Latest updates killed my GUI (4th week of Jan'23) - Kernel 6.8.1?

Not super skilled, so bear with me. Have been running Leap for years, but got tired of the full upgrades required so I switched to Tumbleweed in December (maybe a bad choice…). So here it is 2 months later and my laptop will not boot into GUI mode after the last batch of updates that came down. I get “Localhost login” and that’s it. I did manage to roll back with help from the internet, so I am up and running - for now.
So what’s the next step? Never update again?

I know it is probably the display driver. I am at kernel and tumbleweed 20230119. I know when it rolled to 6.8.1 is when it stopped working. I get thru the boot and select an option screen, then when the GUI should load I get a gray screen, 3 green square dots in the middle that start to cycle like it’s thinking, and then the machine shuts off. I think it puts it into sleep or hibernate mode. I press the power button again, and I managed to get to the “LocalHost Login”.

Laptop is a Lenovo T410 (yeah, it’s old).

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Sorry - updated to 6.1.8 kernel…

The reason is not the kernel, but a problem with the package nvidia-open-gfxG06-kmp-default. It gets wrongly pulled in and you need to remove it to be able to start your system again.

If you have done your system upgrade via console, you would have seen that there was a file conflict whilst this wrong package got pulled in…
So upgrade your system via console and refuse to install the open driver when you get asked what to do for the file conflict…

If I follow you correctly, you think that driver nvidia-open-gfxG06-kmp-default is the problem and the only way to get rid of it is an upgrade via console rather than yast?
So, OK, I switched into console and ran zypper dup. It took quite a while, there were no conflicts that required intervention, and after reboot - same problem - no GUI. So I had to rollback yet again.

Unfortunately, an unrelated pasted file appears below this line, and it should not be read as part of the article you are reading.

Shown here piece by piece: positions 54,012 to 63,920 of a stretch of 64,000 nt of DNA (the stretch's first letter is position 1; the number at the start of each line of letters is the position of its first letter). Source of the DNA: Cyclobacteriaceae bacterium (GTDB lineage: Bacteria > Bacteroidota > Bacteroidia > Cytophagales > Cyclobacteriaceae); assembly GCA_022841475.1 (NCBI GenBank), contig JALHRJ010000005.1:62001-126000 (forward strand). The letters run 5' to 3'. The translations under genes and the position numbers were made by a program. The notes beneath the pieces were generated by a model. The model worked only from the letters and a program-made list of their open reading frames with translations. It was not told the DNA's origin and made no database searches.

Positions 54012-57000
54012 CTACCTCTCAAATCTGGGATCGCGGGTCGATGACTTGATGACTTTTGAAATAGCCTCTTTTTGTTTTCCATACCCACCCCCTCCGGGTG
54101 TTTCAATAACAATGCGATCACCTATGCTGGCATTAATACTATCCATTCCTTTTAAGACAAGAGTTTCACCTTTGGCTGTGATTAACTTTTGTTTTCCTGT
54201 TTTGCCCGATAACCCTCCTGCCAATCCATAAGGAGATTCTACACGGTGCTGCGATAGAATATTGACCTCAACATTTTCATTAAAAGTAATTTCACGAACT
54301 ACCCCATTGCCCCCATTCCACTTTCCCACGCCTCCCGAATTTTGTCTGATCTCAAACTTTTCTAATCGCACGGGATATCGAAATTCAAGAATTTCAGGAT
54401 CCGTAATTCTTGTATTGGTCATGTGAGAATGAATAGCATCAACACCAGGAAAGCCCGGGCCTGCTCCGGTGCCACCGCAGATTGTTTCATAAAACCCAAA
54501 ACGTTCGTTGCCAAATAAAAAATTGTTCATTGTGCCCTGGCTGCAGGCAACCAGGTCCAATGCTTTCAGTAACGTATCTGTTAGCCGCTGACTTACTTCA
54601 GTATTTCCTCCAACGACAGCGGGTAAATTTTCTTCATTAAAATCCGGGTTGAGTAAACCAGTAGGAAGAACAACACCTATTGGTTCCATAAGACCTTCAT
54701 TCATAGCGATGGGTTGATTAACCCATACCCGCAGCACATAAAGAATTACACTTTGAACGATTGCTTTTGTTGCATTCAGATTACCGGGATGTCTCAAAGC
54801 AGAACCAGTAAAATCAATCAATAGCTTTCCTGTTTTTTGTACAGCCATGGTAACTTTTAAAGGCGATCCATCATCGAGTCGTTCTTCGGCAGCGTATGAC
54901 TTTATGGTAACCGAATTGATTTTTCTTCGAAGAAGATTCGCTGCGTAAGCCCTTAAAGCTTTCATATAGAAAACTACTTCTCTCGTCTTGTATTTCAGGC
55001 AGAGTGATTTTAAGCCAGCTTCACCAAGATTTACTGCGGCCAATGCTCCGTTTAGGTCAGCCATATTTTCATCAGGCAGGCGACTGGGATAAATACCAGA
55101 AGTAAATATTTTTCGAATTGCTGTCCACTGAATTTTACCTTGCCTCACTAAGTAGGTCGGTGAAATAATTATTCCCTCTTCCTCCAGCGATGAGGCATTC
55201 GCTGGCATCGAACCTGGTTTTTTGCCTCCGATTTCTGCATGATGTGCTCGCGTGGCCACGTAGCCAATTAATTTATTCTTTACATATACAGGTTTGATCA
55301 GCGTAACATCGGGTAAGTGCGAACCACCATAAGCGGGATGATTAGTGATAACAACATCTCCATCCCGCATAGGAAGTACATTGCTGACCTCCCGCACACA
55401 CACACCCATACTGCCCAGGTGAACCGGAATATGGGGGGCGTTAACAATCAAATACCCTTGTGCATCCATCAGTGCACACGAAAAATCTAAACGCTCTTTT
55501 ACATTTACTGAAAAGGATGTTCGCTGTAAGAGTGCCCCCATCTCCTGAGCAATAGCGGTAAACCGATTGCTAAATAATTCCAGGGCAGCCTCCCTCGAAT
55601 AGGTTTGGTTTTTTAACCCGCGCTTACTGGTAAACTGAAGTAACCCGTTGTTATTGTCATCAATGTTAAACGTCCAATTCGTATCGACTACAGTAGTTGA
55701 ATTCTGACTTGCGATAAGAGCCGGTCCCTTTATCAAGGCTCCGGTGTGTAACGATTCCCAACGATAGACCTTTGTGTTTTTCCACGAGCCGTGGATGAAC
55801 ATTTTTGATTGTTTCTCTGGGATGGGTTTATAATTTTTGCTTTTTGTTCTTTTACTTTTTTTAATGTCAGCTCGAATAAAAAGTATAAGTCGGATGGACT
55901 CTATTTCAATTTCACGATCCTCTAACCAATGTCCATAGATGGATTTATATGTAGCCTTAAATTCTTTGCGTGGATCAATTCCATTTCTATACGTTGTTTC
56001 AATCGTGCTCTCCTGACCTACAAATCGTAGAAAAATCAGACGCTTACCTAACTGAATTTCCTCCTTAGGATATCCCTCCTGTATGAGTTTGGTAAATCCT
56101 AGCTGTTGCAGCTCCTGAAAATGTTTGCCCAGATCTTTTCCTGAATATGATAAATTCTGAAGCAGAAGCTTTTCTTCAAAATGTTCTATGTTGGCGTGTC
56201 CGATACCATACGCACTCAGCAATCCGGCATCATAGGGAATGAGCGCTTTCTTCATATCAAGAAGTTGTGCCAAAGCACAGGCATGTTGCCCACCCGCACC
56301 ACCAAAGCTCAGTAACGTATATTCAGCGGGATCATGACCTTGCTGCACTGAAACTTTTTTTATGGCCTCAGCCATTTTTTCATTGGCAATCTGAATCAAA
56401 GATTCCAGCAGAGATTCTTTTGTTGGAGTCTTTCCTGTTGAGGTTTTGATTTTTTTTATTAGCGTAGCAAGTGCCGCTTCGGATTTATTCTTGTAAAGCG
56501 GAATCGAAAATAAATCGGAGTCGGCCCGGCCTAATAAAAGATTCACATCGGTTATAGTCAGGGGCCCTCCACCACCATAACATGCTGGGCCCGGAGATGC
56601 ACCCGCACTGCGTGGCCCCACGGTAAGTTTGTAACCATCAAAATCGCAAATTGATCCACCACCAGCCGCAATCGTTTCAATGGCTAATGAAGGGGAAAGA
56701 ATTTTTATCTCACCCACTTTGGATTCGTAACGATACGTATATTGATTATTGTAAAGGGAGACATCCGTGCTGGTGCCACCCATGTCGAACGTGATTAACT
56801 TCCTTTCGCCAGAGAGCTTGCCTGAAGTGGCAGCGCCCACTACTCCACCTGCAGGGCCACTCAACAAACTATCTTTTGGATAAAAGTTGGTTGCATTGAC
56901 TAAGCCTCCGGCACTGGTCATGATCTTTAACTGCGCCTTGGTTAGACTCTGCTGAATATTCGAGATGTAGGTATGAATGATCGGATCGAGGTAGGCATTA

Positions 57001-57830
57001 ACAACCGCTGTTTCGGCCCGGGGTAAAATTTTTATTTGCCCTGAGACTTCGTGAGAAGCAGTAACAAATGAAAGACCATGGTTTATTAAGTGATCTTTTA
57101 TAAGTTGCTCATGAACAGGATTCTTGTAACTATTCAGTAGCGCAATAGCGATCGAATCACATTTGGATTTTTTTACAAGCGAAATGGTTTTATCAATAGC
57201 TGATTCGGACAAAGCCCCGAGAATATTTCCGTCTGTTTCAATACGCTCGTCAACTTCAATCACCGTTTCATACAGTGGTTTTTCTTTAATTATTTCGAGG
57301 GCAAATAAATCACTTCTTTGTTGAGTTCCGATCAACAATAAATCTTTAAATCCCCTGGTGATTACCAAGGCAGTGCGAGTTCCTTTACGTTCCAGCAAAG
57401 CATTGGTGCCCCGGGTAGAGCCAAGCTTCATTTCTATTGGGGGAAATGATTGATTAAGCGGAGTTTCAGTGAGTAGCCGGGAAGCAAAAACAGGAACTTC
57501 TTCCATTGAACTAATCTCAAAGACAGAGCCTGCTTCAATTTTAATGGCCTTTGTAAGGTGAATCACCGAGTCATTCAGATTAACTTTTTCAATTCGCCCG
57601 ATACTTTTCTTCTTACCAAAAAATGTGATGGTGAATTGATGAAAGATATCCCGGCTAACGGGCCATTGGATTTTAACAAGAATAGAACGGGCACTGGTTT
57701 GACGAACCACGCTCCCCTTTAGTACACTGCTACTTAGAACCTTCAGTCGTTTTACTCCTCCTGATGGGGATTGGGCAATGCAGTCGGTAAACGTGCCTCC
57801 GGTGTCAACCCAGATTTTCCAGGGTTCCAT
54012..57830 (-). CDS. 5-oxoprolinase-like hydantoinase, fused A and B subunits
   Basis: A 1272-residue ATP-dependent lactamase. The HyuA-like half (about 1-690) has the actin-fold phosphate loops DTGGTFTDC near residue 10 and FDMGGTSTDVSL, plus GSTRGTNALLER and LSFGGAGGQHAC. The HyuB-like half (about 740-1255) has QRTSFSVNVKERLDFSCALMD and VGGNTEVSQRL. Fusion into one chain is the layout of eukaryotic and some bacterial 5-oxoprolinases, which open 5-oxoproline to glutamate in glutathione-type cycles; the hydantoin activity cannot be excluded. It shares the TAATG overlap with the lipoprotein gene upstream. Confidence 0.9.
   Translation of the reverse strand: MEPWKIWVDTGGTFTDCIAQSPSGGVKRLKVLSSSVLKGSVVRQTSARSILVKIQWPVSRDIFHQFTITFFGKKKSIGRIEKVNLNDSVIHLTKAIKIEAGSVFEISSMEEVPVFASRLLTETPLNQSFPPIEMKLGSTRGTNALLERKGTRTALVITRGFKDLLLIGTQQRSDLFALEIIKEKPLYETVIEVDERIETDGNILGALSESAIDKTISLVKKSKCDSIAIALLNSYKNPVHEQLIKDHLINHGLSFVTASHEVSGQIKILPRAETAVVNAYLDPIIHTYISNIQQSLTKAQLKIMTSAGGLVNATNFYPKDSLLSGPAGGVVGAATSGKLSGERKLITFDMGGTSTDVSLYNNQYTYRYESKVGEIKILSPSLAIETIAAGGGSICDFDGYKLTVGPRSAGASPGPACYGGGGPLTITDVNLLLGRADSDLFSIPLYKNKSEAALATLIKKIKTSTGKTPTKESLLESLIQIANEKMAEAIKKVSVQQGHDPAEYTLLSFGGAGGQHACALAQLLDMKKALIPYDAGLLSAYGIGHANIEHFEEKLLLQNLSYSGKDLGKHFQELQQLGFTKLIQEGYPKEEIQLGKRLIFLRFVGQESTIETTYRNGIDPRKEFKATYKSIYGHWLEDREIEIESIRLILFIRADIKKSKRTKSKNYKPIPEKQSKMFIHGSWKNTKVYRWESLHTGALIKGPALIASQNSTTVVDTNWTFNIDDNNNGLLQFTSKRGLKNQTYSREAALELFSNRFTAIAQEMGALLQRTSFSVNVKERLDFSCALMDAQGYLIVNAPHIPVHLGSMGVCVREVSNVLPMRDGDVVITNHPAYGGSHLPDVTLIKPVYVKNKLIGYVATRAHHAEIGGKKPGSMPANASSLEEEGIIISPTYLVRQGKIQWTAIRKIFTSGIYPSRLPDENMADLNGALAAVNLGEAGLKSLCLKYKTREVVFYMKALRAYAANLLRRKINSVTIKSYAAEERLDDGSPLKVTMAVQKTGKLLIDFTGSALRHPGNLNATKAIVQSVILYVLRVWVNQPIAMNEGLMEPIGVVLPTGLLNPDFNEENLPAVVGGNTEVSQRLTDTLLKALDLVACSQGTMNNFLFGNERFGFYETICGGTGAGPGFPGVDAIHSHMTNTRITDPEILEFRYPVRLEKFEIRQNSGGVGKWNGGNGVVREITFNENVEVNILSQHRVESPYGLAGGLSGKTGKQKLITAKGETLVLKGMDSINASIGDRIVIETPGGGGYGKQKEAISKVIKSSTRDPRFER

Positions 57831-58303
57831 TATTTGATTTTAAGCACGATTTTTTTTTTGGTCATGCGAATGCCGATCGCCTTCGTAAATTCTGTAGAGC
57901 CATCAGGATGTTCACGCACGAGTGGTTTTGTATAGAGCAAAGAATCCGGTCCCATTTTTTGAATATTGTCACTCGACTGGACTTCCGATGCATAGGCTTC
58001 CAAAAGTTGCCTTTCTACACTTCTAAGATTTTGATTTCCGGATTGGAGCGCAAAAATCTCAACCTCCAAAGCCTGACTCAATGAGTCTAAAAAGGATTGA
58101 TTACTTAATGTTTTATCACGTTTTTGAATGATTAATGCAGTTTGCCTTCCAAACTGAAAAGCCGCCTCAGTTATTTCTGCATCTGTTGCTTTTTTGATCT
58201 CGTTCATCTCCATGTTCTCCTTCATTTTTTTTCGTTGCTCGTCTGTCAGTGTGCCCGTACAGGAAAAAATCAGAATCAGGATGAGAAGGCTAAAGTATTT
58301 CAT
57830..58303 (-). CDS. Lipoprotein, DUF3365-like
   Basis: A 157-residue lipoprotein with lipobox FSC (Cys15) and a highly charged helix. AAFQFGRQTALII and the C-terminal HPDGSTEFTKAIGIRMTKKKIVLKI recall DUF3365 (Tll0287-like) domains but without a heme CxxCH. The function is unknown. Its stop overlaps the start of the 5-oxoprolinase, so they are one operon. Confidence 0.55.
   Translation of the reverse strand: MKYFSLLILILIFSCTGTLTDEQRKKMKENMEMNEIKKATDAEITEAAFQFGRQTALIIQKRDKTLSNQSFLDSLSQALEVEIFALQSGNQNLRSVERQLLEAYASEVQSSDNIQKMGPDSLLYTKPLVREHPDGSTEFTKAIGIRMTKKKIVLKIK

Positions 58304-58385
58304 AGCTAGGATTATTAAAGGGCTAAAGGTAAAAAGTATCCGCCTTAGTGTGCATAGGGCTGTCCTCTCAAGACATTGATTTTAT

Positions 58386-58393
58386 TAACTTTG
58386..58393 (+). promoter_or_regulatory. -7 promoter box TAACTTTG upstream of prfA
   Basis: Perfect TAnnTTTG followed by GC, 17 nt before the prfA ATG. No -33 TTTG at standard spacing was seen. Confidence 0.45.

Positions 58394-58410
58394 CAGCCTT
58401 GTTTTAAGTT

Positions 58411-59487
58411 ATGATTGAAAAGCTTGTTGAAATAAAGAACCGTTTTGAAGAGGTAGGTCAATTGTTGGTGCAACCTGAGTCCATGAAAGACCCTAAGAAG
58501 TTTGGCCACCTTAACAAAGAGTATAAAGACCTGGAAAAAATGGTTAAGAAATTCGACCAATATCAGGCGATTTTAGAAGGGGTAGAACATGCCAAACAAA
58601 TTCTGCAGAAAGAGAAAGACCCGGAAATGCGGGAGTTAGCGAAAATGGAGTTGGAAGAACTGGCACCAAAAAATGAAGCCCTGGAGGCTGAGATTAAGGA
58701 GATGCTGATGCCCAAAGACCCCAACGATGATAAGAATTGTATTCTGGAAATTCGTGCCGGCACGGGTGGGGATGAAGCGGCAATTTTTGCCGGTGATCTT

The only file being installed nvidia-wise was: nvidia-open-driver-G06-signed-kmp-default-525.85.05_k6.1.8_1-2.1x86_64

Tumbleweed is a phenomenal operating system, I run it on 4 computers trouble free. That said, if I had Nvidia graphics, I would be careful about kernel updates. New kernels are often not compatible immediately with the proprietary nvidia blobs. It may take a few days or longer for the nvidia driver to be properly ported to the new kernel. You could of course try re-installing the nvidia driver it may or may not help. If it doesn’t help, you can roll back to the previous kernel until the nvidia driver catches up. You should also have X11 nvidia or something similar installed.

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@sheydayi they are incorrect, unless you want to run the open version of the driver from the oss repo, as opposed to the nvidia repo on and you have a Turing arch or greater gpu. Uninstall add locks and force the re-install of the nvidia repo versions.

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My laptop is really old, so it looks like all those drivers are for newer GPUs. I looked at that nvidia-open-driver-G06-signed-kmp-default-525.85.05_k6.1.8_1-2.1x86_64 file in YAST, and it is NOT installed yet in my working version (kernel 6.1.7) but is installed during the update to 6.1.8. Maybe that is the culprit.
I don’t know a lot about all these video drivers, but I think I have: xf86-video-nouveau - Accelerated Open Source driver for nVidia cards, installed. I also looked at the git for that nvidia driver and my card (NVS 3100M) does not appear on the supported hardware list…

G06 is likely not the correct driver as the 3100m is a legacy device. You might try the G05 or G04 if it exists

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I just added the nividia repo to one of my systems, the G04 driver is there, that is what I would use.

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@sheydayi yes that went when the G03 series was alive… so very likely nouveau (or maybe modesetting) need to see the inxi -Gxx output

In your case you do need to add locks to avoid those getting installed…

Did any of you actually read what i wrote in my first comment? (Except Malcom who undestood the case…)